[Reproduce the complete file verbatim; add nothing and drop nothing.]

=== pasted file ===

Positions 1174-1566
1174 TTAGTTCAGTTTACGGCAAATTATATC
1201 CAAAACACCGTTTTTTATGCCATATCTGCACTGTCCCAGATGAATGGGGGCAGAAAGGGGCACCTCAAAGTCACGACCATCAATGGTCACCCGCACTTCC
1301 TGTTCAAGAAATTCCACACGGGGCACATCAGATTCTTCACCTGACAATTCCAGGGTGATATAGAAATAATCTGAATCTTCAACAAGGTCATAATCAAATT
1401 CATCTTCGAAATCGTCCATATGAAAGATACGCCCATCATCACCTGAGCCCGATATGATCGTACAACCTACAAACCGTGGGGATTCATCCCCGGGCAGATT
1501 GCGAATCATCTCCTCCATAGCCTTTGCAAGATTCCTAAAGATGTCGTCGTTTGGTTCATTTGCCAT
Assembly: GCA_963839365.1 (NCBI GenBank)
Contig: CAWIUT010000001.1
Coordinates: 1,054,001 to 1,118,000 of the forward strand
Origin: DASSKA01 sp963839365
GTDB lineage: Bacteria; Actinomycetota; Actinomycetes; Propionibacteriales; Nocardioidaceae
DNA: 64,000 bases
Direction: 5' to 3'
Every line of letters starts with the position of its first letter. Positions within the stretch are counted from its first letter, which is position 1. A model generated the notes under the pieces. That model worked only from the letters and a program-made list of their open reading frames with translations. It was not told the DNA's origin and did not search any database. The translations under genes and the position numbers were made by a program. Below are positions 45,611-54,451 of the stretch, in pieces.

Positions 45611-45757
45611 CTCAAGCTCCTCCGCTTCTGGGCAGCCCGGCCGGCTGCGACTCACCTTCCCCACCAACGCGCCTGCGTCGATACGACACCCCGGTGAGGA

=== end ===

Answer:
Positions 1174-1566
1174 TTAGTTCAGTTTACGGCAAATTATATC
1201 CAAAACACCGTTTTTTATGCCATATCTGCACTGTCCCAGATGAATGGGGGCAGAAAGGGGCACCTCAAAGTCACGACCATCAATGGTCACCCGCACTTCC
1301 TGTTCAAGAAATTCCACACGGGGCACATCAGATTCTTCACCTGACAATTCCAGGGTGATATAGAAATAATCTGAATCTTCAACAAGGTCATAATCAAATT
1401 CATCTTCGAAATCGTCCATATGAAAGATACGCCCATCATCACCTGAGCCCGATATGATCGTACAACCTACAAACCGTGGGGATTCATCCCCGGGCAGATT
1501 GCGAATCATCTCCTCCATAGCCTTTGCAAGATTCCTAAAGATGTCGTCGTTTGGTTCATTTGCCAT
Assembly: GCA_963839365.1 (NCBI GenBank)
Contig: CAWIUT010000001.1
Coordinates: 1,054,001 to 1,118,000 of the forward strand
Origin: DASSKA01 sp963839365
GTDB lineage: Bacteria; Actinomycetota; Actinomycetes; Propionibacteriales; Nocardioidaceae
DNA: 64,000 bases
Direction: 5' to 3'
Every line of letters starts with the position of its first letter. Positions within the stretch are counted from its first letter, which is position 1. A model generated the notes under the pieces. That model worked only from the letters and a program-made list of their open reading frames with translations. It was not told the DNA's origin and did not search any database. The translations under genes and the position numbers were made by a program. Below are positions 45,611-54,451 of the stretch, in pieces.

Positions 45611-45757
45611 CTCAAGCTCCTCCGCTTCTGGGCAGCCCGGCCGGCTGCGACTCACCTTCCCCACCAACGCGCCTGCGTCGATACGACACCCCGGTGAGGA